Delivery of Open Letter and Day of Action on June 17th
We delivered our Open Letter to David Cameron along with a delegation of parliamentarians and human rights activists. In the evening we held a public meeting in Parliament
See this link for videos, photographs and report.
On August 12th we received a reply.
We put here and below a link to the FCO’s response to our Open Letter in support of Raif Badawi
We asked some of our signatories for some quick comments. We welcome other comments which will be published here after moderation.
“The UK government has always claimed to raise human rights concerns in meetings with the Saudis, but these consequence-free “expressions of concern” are meaningless (and obviously disregarded by the regime).
The letter says that Saudi remains an FCO “designated Country of Concern” but fails to mention that the government has now decided to abolish this designation in its human rights reporting (which was a joke to begin with – a recent FCO human rights report on Bahrain was something of a whitewash) http://www.theguardian.com/politics/2015/aug/03/foreign-office-drops-references-campaign-abolish-death-penality
The line about Saudi being a conservative country is a standard one, and probably designed to appeal to Islamophobic and anti-Arab prejudice. The House of Saud is not a natural product of the traditions and society of the Arabian peninsula but a extreme and violent faction which conquered the country by force of arms less than 100 years ago. We cannot know for certain, given the total ban on political expression, but many Saudis are likely to be as appalled by Badawi’s treatment as we are.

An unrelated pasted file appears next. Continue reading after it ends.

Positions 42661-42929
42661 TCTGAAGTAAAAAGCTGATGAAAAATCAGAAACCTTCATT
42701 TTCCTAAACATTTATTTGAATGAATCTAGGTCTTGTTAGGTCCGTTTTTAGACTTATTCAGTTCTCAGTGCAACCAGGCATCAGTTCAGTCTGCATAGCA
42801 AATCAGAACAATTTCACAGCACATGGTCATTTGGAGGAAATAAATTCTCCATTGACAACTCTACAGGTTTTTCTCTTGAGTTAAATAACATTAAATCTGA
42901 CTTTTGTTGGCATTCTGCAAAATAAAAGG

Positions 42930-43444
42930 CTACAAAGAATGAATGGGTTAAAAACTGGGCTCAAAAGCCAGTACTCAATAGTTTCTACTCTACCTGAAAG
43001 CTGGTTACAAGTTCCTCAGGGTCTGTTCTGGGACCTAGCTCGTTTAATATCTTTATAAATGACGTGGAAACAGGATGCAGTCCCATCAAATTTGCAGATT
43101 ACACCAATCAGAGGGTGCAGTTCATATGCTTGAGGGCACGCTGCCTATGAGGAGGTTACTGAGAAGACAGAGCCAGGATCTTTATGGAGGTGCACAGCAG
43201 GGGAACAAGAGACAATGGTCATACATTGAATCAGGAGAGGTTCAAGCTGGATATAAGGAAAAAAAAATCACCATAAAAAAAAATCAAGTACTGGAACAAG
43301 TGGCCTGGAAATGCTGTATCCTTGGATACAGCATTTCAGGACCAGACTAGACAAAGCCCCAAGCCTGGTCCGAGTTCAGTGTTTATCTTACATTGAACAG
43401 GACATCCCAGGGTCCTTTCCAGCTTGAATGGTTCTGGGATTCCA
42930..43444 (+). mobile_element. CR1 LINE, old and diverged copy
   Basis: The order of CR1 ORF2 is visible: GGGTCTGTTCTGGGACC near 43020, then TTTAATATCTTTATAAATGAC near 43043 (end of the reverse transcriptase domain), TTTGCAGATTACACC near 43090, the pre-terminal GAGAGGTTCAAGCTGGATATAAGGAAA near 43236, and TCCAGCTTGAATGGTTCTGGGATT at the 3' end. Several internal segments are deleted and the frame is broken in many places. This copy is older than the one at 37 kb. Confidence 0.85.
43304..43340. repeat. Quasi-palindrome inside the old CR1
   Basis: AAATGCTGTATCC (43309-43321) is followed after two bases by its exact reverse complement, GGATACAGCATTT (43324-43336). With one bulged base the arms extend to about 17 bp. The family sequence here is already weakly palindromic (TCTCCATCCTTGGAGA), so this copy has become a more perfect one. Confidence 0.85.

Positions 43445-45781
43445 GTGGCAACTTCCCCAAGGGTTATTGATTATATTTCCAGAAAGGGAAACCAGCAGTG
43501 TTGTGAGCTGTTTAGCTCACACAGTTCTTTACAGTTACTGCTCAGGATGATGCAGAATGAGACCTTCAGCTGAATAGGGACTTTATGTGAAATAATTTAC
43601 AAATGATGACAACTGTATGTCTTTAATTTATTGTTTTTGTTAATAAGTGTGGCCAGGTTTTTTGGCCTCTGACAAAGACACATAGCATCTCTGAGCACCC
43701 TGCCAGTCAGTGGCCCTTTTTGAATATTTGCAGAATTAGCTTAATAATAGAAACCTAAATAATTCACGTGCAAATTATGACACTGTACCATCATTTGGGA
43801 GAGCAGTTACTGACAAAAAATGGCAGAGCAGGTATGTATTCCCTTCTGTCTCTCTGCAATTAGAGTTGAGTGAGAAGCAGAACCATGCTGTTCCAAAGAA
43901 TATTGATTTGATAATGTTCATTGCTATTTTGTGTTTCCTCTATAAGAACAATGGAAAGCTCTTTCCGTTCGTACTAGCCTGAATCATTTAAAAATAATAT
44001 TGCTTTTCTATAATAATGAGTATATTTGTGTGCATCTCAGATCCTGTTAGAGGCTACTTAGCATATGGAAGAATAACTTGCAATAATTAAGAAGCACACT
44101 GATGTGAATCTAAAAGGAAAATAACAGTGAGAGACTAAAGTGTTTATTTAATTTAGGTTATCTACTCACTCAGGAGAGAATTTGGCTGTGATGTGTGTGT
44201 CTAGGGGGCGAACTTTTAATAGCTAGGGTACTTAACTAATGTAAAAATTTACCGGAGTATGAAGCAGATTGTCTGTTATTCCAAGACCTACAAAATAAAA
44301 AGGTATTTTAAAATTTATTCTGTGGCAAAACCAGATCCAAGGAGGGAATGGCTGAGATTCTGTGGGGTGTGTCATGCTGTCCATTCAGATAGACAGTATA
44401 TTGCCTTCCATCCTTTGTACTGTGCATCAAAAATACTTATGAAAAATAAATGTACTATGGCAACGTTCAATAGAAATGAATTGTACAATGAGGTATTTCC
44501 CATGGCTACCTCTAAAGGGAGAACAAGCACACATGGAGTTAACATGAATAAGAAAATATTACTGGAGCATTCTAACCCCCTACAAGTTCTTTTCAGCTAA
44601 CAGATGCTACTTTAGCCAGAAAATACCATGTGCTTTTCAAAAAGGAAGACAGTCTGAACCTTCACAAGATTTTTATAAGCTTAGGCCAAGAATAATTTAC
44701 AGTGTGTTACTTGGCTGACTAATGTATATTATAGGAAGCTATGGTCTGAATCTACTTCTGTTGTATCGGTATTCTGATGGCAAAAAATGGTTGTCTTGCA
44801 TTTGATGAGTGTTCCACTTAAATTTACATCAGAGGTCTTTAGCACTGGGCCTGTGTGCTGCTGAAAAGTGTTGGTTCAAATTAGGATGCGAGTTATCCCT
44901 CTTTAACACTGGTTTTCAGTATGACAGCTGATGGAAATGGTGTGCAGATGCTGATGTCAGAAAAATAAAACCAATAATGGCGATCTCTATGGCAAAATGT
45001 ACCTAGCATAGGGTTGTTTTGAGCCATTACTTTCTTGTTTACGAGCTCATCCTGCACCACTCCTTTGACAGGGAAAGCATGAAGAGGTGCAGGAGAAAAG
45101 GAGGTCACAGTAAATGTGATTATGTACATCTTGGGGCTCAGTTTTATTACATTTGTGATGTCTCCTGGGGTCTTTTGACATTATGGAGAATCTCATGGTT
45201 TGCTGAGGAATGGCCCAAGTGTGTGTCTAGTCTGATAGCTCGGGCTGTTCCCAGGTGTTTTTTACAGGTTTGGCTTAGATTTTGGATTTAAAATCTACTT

The line about arms exports controls is standard as well, and doesn’t stand up to a moment’s scrutiny.”
David Wearing, Journalist and Phd researcher on UK-Saudi relations, SOAS
“Interesting to see them admitting that under the EU’s Consolidated Criteria on arms exports respect for human rights in the destination country is “mandatory” – even while admitting that Saudi Arabia’s lack of respect for human rights makes it a “designated country of concern” to the British government. Any normal person might think there was a rather glaring contradiction between these two admissions. But to the mandarin mind it is magically invisible. “Do I contradict myself?” the mandarin purrs, half-remembering Walt Whitman. “Very well then, I contradict myself. I am large – almost as large as our earnings from arms exports. I contain multitudes of moolah.”
Francis Wheen, Writer and journalist
“It would be interesting to know why this letter was delayed – we didn’t receive it until the 12th August – peculiarly it doesn’t say when it was written other than ‘July’.
Tory Foreign Minister Tobias Ellwood at the Parliamentary debate successively called for by the SNP’s Stewart MacDonald on July 21st, claimed the issue had been referred to the Saudi Supreme Court. But nothing was confirmed until the same day as we received the letter: August 12th.
We obviously hope that the Supreme Court will release Raif Badawi and will go on to review and release Waleed Abu AlKhair as well as the hundreds and thousands of political prisoners. But we know that we may yet have a lot more work to do.
And we can have little confidence in the British government when it can claim in this letter that it has “concerns about the human rights situation in Saudi Arabia” and that it abides by EU Criteria on arms trade that requires “respect for human rights” in the recipient country. It clearly has 1 + 1 but comes up with 0 – i.e no political action to free Raif or the others suffering at the hands of the Saudi regime.”
Pete Radcliff, Free Raif campaigner and Broxtowe Labour Party